| By carrying with either hand, McFadden hopes to limit his fumbles.
|Greg Trott/Getty Images|
8 DENVER (M)
14 at Kansas City
21 at Buffalo
28 SAN DIEGO
12 at New Orleans
19 N.Y. JETS
26 at Baltimore
16 at Miami
23 at Denver
30 KANSAS CITY
4 at San Diego (T)
14 NEW ENGLAND
28 at Tampa Bay
Thomas Howard, Linebacker: Kirk Morrison was at San Diego State in 2003 when he saw a UTEP linebacker chase an Aztecs running back 50 yards to haul him down. "He looked nasty, like an old-school throwback," recalls Morrison, who now sees that guy all the time -- Howard, who had six interceptions in '07. His speed complements Morrison's strength.
With JaMarcus Russell and Darren McFadden, the offense of the future takes shape. But the future is not now.
The move didn't look like anything special, a running back cradling the ball
in his left hand as he charged left, then switching the ball to his right hand
as he cut right. But for Darren McFadden, the Raiders' highly touted rookie,
that simple motion was the result of a summer's work. "My whole life, I've
carried the ball in my left hand," McFadden says. "Since I got here, I've been
practicing carrying it in my right hand, high and tight."
Rookies need training camp, all of training camp. Last year Oakland made LSU
quarterback JaMarcus Russell the No. 1 pick in the draft, but he missed camp
because of a contract holdout; after finally coming in on Sept. 12, he
needed most of the season to get acclimated. This year the Raiders took McFadden
fourth overall, signed him in early June and had him in training camp on the
first day. As a result, when the season starts, McFadden will be available to
carry the ball, catch passes out of the backfield, even line up at receiver.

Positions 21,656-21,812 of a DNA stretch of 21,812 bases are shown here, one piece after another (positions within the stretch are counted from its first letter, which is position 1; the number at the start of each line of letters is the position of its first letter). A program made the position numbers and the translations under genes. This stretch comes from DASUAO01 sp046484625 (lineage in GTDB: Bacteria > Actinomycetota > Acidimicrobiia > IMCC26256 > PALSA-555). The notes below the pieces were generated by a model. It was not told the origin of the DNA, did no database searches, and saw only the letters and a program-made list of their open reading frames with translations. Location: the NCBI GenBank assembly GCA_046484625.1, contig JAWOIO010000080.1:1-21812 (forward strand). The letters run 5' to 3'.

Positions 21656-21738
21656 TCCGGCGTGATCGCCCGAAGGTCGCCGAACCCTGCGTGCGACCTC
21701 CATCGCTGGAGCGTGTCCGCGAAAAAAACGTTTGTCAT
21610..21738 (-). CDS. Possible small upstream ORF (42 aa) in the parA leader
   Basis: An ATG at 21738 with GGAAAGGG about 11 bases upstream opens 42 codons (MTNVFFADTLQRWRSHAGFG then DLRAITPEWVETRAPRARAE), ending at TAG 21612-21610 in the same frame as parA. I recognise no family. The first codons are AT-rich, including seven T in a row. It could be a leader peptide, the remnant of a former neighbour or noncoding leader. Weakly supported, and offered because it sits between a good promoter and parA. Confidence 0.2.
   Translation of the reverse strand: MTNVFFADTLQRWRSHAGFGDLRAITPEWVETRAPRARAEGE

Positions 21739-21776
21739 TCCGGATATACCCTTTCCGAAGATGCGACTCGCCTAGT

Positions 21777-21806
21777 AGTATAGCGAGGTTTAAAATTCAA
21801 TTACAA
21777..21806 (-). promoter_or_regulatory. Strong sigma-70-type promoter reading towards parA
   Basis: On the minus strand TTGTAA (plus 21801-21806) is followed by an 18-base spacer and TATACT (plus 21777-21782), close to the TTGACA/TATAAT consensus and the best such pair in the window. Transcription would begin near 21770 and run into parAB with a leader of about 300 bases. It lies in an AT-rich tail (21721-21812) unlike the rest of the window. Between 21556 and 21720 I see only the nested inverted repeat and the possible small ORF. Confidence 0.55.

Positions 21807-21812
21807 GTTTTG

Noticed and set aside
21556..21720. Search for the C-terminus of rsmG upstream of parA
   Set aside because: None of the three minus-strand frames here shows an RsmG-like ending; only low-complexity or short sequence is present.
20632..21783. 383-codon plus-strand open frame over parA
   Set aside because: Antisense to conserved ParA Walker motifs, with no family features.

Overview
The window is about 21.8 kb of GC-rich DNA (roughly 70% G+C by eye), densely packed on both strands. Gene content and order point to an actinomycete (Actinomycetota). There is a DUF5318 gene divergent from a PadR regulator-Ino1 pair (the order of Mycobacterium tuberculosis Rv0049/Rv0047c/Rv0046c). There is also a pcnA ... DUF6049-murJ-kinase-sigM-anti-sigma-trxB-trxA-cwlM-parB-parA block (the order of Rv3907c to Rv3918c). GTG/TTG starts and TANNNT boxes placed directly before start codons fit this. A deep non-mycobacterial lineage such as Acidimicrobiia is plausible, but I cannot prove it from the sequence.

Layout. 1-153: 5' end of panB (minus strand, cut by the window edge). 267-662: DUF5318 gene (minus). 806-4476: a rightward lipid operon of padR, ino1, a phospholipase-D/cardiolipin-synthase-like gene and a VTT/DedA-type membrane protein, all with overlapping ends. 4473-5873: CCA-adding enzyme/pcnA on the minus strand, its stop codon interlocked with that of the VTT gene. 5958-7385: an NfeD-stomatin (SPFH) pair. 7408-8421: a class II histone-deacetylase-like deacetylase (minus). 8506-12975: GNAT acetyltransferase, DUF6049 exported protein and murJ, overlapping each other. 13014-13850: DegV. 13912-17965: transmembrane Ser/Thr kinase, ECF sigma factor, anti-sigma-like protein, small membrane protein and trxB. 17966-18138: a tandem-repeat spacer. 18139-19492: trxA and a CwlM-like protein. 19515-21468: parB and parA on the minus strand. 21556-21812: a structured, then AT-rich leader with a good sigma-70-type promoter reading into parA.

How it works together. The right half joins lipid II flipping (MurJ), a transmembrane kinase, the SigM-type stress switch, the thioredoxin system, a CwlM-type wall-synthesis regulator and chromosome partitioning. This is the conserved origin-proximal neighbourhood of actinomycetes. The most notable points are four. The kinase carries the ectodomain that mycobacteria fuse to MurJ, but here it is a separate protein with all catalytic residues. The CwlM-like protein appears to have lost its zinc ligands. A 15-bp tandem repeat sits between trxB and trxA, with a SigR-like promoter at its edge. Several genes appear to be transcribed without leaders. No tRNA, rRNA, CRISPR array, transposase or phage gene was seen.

"You're so excited with what the guy can do -- all these special things outside
the formation," says coach Lane Kiffin, who was the offensive coordinator for
the similarly versatile running back Reggie Bush at USC. "But you've got to be
careful because all of a sudden you can find him doing a bunch of things but
nothing really well. We screwed that up with Reggie."
McFadden already figures to be the team's most potent playmaker. Despite
Russell's obvious arm strength, he is still raw, and his receivers are too. The
Raiders will have to win on the strength of their defense and their running
game. Just as Bush had Deuce McAllister to help carry the load when he arrived
in New Orleans two years ago, and Adrian Peterson had Chester Taylor last season
in Minnesota, McFadden will share the backfield with sixth-year veteran Justin
Fargas, who'll begin the season as the starter.
McFadden clearly sees himself more like Peterson, a traditional runner who
can pound between the tackles, than Bush, a hybrid who prefers to get outside.
"I feel like I'm an every-down back," McFadden says. "I definitely have the
heart for it. Now it's just working on technique."
Tom Rathman, the running backs coach, has corrected McFadden's most glaring
technical flaw. That penchant for carrying the ball almost exclusively in his
left hand, often with his elbow up, was part of the reason McFadden fumbled 23
times in 38 career games at Arkansas. "It's all about keeping his elbow locked
down and keeping the ball in his outside arm," Rathman says.
In addition to not being able to protect the ball, the other knock on
McFadden that the Raiders heard leading up to the draft was that he would not
stay out of trouble (SI, April 28). But Oakland can always tolerate a player
with a few indiscretions (McFadden was involved in a couple of disturbances at
Arkansas bars), as long as he can run. "Oh, he can run," says linebacker Kirk
Morrison. "But what's really stuck out is his character. I heard so much about
the kid, the incidents he had. I've just seen a very hardworking guy."
The Raiders have tested him. During a practice in August, three days before
the first preseason game, McFadden caught a swing pass in the flat and was
leveled by linebacker Thomas Howard. Standing over McFadden, Howard wondered how
the rookie would react. "He just got back up and ran the play again," Howard
says. "The guy is fast, but he's also tough. He's got a little dog in him."
In the off-season Oakland spent $224 million on contracts for four new
players -- McFadden and free-agent veterans cornerback DeAngelo Hall, safety Gibril
Wilson and receiver Javon Walker. The moves reaffirmed the franchise's supposed
commitment to excellence, which some questioned during Russell's holdout last
season. The Raiders are not yet a playoff team, but if they can keep the defense
intact as Russell and McFadden grow together, they may not be so
far away. -- Lee Jenkins